Fear of Kits

Is kit building a dying art? Not on my railroad…


Photo – Accurail kit assembled and upgraded with Kadee couplers and metal wheels.

There seems to be a fear of kits today among model railroaders.  With fast food, streaming video and music, and next day shipping from anywhere within 4,000 miles it seems that the days of assembling models from kits are slipping away.  Either people want things “now”, or they are hesitant to open a box and assemble their own model from parts.  I can’t help you with the “now” factor, but I can help nudge you toward a very enjoyable part of the hobby, building your own rolling stock.

Why take the time to build your own?  Limited selection of ready to run (RTR) rolling stock is one reason.  Yes, there is a lot of rolling stock out there in plastic blister packs, but are they really the ones you want?  I admit that I do buy good quality RTR cars when a highly desirable model comes out.  But then look at the prices!  These days $35 is a good deal for a well detailed RTR model.  Enjoyment of the building process is the third reason.  Putting together a fine model is an excellent way to spend an evening or several evenings.

I will not delve into the history of kits here but the old Ambroid kits with wooden parts were replaced by the Athearn “Blue Box” kits in the 70s and 80s and those have now been replaced by the more detailed kits by Accurail and Bowser which sell for under $20.  A good entry point for someone starting in kits would be an Accurail box car.  There are usually less than 20 parts and the model can be finished in a couple of hours of relaxed work.  Here is a picture of an Accurail 8500 series refrigerated car.  This car has separate ends due to the color differences, but most Accurail kits have the ends molded on, even easier.  Instructions are clearly worded and logical.  These kits are made in Illinois, not over-seas.  The brake gear has a good level of detail, including rods and levers, but is not overly complicated to install.  Ladders and grab irons are molded to the car but are a slim profile casting and look good on the layout.  Lightly weathered these make great looking cars.  The company also has many of the cars available unpainted if you would like to do some customizing of paint and decals.


Figure 1. Accurail kit with instructions.

After building a train of Accurail cars you may be wanting something a bit more challenging and detailed.  You can step up to a Red Caboose kit.  Here the ladders and grab irons and stirrups are separate molded parts which are glued onto the model body.  The part count goes up and the parts get smaller and more delicate.  You can see the upper right sprue set in Figure 2 has brake levers and rods – these get glued to the bottom of the car after the frame – the lower right sprue set – gets glued on.  Notice also that there are two pairs of doors on the second sprue set from top right so that you can select the one which best models your era.   These make great looking models, but not something for the kids to handle.  Once you are accustomed to the Accurail kits, two evenings should have one of these fine kits on your layout.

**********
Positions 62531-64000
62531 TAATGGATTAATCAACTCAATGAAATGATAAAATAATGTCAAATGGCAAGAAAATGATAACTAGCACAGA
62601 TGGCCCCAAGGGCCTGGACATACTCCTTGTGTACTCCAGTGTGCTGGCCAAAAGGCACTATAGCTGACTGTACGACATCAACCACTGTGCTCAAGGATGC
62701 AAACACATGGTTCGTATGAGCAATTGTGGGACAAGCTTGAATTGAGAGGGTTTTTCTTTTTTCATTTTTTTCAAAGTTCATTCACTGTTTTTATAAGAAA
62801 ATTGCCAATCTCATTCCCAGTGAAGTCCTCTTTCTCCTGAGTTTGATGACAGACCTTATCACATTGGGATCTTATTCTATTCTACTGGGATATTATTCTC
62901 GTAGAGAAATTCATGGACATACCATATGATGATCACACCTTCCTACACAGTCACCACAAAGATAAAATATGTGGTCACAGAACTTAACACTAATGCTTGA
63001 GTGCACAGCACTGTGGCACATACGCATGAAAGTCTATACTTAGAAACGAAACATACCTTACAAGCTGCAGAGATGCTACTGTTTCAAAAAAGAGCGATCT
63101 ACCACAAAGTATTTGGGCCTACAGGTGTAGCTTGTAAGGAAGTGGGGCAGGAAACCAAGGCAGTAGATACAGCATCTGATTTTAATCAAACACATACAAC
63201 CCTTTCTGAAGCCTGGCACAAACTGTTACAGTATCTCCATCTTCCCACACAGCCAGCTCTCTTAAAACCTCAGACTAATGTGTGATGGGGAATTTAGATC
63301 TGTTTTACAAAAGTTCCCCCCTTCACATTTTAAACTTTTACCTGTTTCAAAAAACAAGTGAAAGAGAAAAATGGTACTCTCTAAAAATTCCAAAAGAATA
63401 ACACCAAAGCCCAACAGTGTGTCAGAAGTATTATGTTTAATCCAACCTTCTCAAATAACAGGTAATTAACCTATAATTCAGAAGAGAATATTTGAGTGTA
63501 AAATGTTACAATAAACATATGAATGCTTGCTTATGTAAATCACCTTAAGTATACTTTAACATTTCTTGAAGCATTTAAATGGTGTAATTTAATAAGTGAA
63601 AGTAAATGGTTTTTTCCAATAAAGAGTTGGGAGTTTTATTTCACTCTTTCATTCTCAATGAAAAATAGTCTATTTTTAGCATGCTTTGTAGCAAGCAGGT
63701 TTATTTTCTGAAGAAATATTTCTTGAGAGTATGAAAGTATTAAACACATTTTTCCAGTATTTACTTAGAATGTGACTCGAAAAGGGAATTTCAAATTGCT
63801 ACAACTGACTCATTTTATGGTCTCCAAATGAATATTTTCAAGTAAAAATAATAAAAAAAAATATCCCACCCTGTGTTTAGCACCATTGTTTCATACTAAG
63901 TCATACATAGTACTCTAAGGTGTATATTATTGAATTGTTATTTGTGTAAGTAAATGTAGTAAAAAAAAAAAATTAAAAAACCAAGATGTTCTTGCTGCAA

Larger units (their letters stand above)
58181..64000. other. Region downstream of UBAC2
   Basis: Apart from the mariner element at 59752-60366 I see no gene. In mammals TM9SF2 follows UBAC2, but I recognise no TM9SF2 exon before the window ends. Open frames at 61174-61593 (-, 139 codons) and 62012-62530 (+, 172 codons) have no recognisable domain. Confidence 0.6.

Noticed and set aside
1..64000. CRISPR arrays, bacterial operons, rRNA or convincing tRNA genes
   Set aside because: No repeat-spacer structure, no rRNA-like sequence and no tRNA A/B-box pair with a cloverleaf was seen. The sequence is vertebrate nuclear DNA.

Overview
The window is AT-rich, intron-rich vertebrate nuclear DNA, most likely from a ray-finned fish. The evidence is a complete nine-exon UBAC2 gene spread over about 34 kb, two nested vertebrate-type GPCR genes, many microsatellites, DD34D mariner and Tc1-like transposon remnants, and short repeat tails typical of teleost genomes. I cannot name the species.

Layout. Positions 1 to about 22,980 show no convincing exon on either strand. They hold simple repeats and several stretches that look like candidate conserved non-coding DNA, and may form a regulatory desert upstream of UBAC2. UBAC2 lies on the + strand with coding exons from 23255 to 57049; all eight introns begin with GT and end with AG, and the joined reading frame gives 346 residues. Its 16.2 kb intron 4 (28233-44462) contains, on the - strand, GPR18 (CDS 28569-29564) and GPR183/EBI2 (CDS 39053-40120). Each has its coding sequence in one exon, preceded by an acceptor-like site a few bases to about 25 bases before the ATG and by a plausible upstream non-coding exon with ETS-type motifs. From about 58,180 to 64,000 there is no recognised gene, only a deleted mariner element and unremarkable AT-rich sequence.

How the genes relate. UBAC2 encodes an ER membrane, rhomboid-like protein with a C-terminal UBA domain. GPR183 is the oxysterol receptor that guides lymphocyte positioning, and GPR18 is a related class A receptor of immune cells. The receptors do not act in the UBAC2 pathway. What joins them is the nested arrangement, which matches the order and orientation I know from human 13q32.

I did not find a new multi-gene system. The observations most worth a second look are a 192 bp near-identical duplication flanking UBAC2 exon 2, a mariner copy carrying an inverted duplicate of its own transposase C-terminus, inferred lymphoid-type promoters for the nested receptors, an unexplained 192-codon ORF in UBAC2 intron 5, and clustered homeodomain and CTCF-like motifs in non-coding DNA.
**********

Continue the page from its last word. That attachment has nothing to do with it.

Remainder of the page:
Figure 2.  Red Caboose kit and instructions.  More detailed parts and more of them.  A two evening project.

Now that you have added a few Red Caboose cars to your fleet, perhaps you are looking for a unique prototype from the 30s, 40s, or 50s and are willing to put some work into it, including painting and decaling.  A Tichy kit may be just the thing.  Made in North Carolina by the same company that makes a large line of window and door castings, these cars require drilling for grab irons and careful assembly but make wonderful models.  They make several box car models, a tank car, coal hopper, and flat cars.  Notice the sprue to the upper left of the box car body has two sets of end panels so that you can better match your prototype.  The large steel nuts in the top center?  Car weights.  There are hexagonal moldings on the inside of the car floor to accept these and a dab of silicone or canopy glue holds them in place.


Figure 3.  A Tichy kit, nicely detailed and a waiting challenge.  There is a second side to the instructions.

If you want to get your feet wet in kit building I would suggest an Accurail box car, or a Bowser hopper.  I have no interest of connection in any of these companies – I just have a cabinet full of kits.  Use liquid solvent cement for styrene, not the “model airplane glue” in a tube.  Apply with a very small paint brush or with a micro-brush, the ones that look like a little fluff ball on a stick hobby shops and craft stores sell them.  Take care not to let cement get between your fingers and the parts you are holding – you will leave a “personal touch” on your model that will not be prototypical.  Use a sharp Exacto #11 blade or sprue nippers to remove parts from the sprues.  Work on a light background with good light,  good ventilation, relax and take your time.

Be proud of your work.  It’s called “modeling” after all.




4 thoughts on “Fear of Kits”

    1. Due to the small parts and solvent glues kits are not suitable for children under the teenage years. There used to be a line of kits that could be assembled with just a screwdriver and a dab of white glue but those are gone. An enterprising grandfather could come up with some un-painted, partially assembled wooden train cars that a child and parent could paint and put together with two small screws… I may see a blog post here.


  1. This Accurail kit is a good place to start with kit building. While the detail is not what you would expect on a current “ready to run” like Kadee, or some of the more complex kits, it is superior to the Athearn “blue box” kits. They are also easily weathered with powders.


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